Vaccination against human papillomavirus in Switzerland: simulation of the impact on infection rates.

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It was possible to publish this article open access thanks to a Swiss National Licence with the publisher.
Serval ID
serval:BIB_4530AD7CB6B4
Type
Article: article from journal or magazin.
Collection
Publications
Institution
Title
Vaccination against human papillomavirus in Switzerland: simulation of the impact on infection rates.
Journal
International Journal of Public Health
Author(s)
Berchtold André, Michaud Pierre-André, Nardelli Haefliger Denise, Suris Joan-Carles
ISSN
1661-8564[electronic], 1661-8556[linking]
Publication state
Published
Issued date
2010
Peer-reviewed
Oui
Volume
55
Number
1
Pages
25-34
Language
english
Abstract
OBJECTIVES: Human papillomavirus (HPV) is a sexually transmitted infection of particular interest because of its high prevalence rate and strong causal association with cervical cancer. Two prophylactic vaccines have been developed and different countries have made or will soon make recommendations for the vaccination of girls. Even if there is a consensus to recommend a vaccination before the beginning of sexual activity, there are, however, large discrepancies between countries concerning the perceived usefulness of a catch-up procedure and of boosters. The main objective of this article is to simulate the impact on different vaccination policies upon the mid- and long-term HPV 16/18 age-specific infection rates. METHODS: We developed an epidemiological model based on the susceptible-infective-recovered approach using Swiss data. The mid- and long-term impact of different vaccination scenarios was then compared. RESULTS: The generalization of a catch-up procedure is always beneficial, whatever its extent. Moreover, pending on the length of the protection offered by the vaccine, boosters will also be very useful. CONCLUSIONS: To be really effective, a vaccination campaign against HPV infection should at least include a catch-up to early reach a drop in HPV 16/18 prevalence, and maybe boosters. Otherwise, the protection insured for women in their 20s could be lower than expected, resulting in higher risks to later develop cervical cancer.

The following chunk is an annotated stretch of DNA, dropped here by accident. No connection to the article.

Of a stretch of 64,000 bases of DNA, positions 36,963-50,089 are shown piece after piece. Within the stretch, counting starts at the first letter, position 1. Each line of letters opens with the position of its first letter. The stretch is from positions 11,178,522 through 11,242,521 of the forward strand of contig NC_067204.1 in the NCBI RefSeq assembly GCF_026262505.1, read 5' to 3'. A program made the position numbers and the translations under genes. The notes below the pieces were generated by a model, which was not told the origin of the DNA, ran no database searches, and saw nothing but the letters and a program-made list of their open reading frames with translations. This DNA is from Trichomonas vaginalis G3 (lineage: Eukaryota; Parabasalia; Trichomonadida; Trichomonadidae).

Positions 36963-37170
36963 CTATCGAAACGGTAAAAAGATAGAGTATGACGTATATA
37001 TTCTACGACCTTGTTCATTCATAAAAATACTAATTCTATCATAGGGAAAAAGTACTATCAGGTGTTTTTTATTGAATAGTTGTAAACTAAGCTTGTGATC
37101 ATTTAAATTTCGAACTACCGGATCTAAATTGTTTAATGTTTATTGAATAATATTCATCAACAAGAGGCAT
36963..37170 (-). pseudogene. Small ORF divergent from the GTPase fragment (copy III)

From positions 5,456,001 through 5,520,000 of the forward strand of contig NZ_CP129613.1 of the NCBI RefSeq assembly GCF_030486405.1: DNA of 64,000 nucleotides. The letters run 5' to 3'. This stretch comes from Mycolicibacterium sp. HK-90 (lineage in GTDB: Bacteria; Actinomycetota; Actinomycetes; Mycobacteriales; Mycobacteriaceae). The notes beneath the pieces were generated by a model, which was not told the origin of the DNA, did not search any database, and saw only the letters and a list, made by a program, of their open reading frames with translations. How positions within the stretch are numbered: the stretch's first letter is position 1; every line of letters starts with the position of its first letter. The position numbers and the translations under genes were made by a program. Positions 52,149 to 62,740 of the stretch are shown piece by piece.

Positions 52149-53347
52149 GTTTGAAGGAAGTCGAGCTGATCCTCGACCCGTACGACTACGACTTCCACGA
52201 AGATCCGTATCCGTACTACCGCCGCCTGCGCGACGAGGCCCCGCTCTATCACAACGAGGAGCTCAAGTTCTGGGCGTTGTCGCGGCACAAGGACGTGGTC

Pubmed
Web of science
Open Access
Yes
Create date
30/12/2009 11:58
Last modification date
01/10/2019 7:17
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